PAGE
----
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The state of Australia’s children: report

Happy child
Credit: iStock.com/ferrantraite

The good news is most of our children are happy, healthy and safe, according to a report from the Australian Institute of Health and Welfare (AIHW), Australia’s children.

“Overall, most Australian children are doing well, and there have been improvements across time for a number of measures,” says Dr Ingrid Seebus, Project Lead, Australia’s children project.

“However, children’s experiences and outcomes can vary depending on where they live and their family circumstances.”

The report provides the latest information on how Australia’s children, aged birth to 12 years old are faring across health, education, social support, household income, finance and employment, housing, justice and safety.

“By measuring progress across a wide range of categories, the report identifies areas where improvements are being made, as well as areas where more attention is needed,” says Dr Seebus.

Australia’s children

Of the 4.7 million children aged zero to 14 years old living in Australia in 2018, 51 per cent are boys and 49 per cent are girls.

Children also made up less of the total Australian population in 2018 than they did in 1968, 19 and 29 per cent respectively.

The report says that one in 17 children identified as Aboriginal and Torres Strait Islander, one in five children lived in the lowest socioeconomic areas, one in 14 had a disability and around one in five lived in single parent families.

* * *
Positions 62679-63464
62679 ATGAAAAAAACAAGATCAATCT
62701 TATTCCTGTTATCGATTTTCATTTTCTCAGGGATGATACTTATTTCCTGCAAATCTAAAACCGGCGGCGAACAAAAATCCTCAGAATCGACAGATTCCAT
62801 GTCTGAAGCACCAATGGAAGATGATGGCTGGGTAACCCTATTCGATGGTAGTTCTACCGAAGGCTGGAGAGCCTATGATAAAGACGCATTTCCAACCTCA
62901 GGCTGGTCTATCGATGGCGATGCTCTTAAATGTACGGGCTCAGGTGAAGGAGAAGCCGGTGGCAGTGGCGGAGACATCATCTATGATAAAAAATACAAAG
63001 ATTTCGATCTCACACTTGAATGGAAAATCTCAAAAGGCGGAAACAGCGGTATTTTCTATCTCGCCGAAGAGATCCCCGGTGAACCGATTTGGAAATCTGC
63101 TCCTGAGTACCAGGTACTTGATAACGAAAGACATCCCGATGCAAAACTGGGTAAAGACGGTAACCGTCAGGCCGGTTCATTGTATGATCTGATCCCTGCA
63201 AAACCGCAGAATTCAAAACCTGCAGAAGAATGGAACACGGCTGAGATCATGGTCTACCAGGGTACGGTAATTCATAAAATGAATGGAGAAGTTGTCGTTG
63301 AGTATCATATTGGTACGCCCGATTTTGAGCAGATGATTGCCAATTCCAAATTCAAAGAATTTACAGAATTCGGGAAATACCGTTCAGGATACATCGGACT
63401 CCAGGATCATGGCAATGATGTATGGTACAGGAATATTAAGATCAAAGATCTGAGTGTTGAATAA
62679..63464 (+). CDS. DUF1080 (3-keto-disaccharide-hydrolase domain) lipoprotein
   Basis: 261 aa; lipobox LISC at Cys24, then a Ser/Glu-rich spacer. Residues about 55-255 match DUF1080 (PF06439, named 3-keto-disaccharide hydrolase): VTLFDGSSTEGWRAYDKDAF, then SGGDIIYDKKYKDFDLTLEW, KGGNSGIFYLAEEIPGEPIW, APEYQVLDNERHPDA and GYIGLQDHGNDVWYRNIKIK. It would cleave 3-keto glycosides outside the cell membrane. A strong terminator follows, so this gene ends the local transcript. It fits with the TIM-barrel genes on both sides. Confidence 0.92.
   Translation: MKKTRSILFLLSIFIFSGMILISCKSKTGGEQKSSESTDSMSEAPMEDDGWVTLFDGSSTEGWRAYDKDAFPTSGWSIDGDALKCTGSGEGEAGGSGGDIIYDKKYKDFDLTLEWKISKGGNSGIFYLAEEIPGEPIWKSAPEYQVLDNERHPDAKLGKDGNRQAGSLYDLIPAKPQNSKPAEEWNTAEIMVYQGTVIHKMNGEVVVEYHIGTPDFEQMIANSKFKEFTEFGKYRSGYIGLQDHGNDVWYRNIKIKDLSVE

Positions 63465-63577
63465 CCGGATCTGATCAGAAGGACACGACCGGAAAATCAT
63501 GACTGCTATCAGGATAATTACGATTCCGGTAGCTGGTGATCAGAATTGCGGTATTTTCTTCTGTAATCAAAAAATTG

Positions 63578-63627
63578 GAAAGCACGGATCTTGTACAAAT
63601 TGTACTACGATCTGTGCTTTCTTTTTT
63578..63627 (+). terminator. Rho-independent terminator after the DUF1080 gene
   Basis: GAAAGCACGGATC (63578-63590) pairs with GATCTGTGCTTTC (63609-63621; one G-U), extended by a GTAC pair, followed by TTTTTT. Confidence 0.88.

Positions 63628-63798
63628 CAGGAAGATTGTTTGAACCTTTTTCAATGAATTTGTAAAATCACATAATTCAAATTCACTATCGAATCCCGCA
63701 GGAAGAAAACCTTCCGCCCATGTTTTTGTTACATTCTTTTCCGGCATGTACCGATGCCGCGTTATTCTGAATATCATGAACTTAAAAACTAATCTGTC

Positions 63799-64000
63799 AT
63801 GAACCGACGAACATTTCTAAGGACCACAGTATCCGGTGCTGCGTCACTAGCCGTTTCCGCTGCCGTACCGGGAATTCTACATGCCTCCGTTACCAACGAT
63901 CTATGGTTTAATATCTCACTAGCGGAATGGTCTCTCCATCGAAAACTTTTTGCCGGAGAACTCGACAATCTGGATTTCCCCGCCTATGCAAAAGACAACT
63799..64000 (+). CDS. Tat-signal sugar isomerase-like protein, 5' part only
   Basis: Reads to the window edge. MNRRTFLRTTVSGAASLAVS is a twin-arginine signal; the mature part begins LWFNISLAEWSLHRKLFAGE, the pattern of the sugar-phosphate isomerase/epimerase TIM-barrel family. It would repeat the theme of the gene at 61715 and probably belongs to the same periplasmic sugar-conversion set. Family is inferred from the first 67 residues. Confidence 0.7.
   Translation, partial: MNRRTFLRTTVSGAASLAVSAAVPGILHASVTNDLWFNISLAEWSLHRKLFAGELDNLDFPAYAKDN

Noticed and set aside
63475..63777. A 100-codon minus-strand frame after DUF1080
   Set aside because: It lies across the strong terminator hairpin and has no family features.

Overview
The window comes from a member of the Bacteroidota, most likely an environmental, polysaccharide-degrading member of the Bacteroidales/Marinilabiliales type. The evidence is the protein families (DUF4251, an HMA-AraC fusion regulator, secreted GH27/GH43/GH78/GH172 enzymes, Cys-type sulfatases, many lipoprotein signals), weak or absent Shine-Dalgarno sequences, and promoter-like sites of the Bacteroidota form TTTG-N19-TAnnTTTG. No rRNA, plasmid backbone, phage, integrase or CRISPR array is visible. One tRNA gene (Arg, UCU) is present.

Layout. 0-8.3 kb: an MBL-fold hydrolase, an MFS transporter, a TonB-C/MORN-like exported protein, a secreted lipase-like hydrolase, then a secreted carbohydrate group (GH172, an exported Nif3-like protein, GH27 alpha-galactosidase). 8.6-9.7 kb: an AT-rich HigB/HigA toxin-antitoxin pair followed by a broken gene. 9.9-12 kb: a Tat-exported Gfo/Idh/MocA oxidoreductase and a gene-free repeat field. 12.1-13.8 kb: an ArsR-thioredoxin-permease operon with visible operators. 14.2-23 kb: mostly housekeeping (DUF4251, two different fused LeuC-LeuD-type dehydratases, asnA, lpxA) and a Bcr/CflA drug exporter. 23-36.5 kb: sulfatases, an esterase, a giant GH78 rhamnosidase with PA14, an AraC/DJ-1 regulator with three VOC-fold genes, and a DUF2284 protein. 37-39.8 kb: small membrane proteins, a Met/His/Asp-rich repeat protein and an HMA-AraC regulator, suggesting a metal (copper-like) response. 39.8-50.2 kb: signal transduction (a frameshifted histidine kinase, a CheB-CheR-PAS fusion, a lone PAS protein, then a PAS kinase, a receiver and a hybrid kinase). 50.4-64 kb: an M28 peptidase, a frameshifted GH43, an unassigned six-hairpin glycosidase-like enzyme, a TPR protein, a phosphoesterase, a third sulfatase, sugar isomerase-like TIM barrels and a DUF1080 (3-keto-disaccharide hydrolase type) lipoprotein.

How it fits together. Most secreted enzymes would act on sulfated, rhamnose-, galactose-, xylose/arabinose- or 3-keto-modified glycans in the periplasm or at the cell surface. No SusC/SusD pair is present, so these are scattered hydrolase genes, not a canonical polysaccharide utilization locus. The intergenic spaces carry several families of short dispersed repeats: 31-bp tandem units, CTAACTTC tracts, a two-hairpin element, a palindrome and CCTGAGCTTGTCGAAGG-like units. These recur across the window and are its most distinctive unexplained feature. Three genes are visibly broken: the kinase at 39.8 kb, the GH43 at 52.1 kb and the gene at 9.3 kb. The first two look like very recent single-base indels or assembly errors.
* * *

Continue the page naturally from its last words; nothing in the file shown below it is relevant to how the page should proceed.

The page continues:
In 2017, most parents (79 per cent) regularly, three or more days per week, share stories with their children aged zero to two.
Dr Ingrid Seebus

The first five years

According to the report, in 2017 fewer pregnant mothers smoked or drank alcohol compared to previous years, however there are stark differences when broken down by regions.

“Between 2011 and 2017, the proportion of women who smoked during the first 20 weeks of pregnancy fell from 13 per cent to 9.5 per cent,” says Dr Seebus.

However, she explains that mothers living in major cities had considerably lower rates of smoking at 7.2 per cent, than those living in remote and very remote areas (18 per cent and 34 per cent respectively).

“Overall, fewer women drank during pregnancy in 2016 (35 per cent) than in 2013 (42 per cent),” she says.

Mothers in major cities were more likely to drink during pregnancy, at 38 per cent, than mothers in inner regional areas, at 24 per cent.

The report found that between 2017 and 2018 around six in 10 infants were exclusively breastfed to at least four months, with exclusive breastfeeding being more common in couple families (64 per cent) than in single parent families (46 per cent) and more common in high socioeconomic families.

Dr Seebus points out that over the last decade, immunisation rates have been stable with 91 per cent of children aged two years old being fully immunised in 2018.

Australia’s aspirational target for childhood immunisation coverage is 95 per cent.

Early learning and our children

When it comes to reading to our children, we are getting better.

“In 2017, most parents (79 per cent) regularly, three or more days per week, share stories with their children aged zero to two,” says Dr Seebus.

“Over the last decade, this has increased for both children in two parent and single parent families.

“More children in inner regional areas (88 per cent) were read to regularly than those in major cities (78 per cent).”

When it comes to learning and development, Australian children are faring well.

“In 2017, around three in five children aged zero to four years old usually attend some form of childcare,” says Dr Seebus.